Feathers only rarely fossilize, so the distribution of feathers in dinosaurs is difficult to determine. Sometimes feathers mark the bones, though, and bones do preserve well. Here’s an example: the forearm of a Velociraptor retains an array of small bony bumps evenly spaced along its length. What could they be?
In the photo below is the homologous bone of a turkey vulture, showing similar bumps. They are quill knobs, or places where a ligament anchors the root of a secondary feather directly to the bone. Their presence is an indicator of the presence of a large feather — something more than a little fluffy down — at that location.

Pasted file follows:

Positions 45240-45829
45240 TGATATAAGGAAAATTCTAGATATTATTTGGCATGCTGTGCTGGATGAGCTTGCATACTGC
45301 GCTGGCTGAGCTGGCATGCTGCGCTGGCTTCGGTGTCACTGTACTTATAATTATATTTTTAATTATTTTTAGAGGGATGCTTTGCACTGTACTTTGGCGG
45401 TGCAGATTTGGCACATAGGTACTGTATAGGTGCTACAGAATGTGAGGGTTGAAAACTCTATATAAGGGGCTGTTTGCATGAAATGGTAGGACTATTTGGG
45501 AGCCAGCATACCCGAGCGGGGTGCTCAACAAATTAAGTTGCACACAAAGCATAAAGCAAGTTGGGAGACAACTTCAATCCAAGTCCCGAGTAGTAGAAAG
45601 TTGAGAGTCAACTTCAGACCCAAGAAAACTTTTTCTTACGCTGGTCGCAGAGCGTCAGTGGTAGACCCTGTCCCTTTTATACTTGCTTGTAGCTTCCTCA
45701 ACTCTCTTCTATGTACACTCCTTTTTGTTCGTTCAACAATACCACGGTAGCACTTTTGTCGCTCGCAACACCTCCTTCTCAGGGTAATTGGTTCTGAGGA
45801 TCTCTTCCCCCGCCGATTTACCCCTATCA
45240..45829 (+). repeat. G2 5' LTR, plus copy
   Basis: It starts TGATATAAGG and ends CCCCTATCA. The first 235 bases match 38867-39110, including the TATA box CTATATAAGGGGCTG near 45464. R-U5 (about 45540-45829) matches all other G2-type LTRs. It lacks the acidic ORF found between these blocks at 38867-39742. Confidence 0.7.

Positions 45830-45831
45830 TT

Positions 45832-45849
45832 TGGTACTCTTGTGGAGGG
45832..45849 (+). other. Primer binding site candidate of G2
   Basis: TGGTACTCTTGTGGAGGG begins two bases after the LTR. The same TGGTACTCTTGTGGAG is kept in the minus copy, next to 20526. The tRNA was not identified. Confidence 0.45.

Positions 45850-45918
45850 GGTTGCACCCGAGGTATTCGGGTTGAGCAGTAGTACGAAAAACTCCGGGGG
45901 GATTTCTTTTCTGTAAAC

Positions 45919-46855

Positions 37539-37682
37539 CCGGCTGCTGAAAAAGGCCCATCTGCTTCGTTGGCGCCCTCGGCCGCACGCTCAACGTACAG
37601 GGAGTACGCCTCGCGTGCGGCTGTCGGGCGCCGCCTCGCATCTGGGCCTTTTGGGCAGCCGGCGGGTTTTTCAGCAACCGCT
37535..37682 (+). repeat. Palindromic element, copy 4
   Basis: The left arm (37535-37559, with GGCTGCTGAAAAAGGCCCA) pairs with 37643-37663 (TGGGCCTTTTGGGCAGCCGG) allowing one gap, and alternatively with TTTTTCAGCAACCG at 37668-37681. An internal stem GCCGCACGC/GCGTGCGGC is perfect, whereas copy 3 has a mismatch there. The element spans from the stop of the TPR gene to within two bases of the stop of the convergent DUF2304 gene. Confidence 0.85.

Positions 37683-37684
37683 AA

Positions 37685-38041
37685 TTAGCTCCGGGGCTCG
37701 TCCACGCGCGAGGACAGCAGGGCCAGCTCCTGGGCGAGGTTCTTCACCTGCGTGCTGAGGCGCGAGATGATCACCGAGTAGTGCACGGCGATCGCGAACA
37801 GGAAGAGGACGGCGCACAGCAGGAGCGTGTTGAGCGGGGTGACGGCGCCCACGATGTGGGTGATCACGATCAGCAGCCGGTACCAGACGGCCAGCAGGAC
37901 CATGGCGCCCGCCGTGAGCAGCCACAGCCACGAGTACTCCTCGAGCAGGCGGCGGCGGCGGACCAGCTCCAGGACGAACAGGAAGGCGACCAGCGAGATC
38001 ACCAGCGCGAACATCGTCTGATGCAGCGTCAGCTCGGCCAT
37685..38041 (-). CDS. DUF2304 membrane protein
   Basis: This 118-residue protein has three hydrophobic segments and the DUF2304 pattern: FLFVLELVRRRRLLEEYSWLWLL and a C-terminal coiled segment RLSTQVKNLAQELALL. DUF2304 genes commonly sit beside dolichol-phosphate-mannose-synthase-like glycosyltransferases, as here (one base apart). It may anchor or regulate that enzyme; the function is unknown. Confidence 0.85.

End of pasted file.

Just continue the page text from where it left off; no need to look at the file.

The top panel of that image is the Velociraptor bone, and some rather more subtle bumps are there, spaced about 4mm apart, suggesting that there were about 14 large feathers hanging from each arm of the dinosaur.
Velociraptors didn’t fly (although if they did, Spielberg would have had real fun with his dinosaur movies), so the unanswered question is what they did with the feathers. Shielding nests? Generating negative lift like a spoiler during running? Knowing what animals do, I’m inclined to suspect they were used for sexual displays … which would imply that they could also have been brightly colored. The special effects people should be more imaginative!
Turner AH, Makovicky PJ, Norell MA (2007) Feather Quill Knobs in the Dinosaur Velociraptor. Science 317(5845):1721.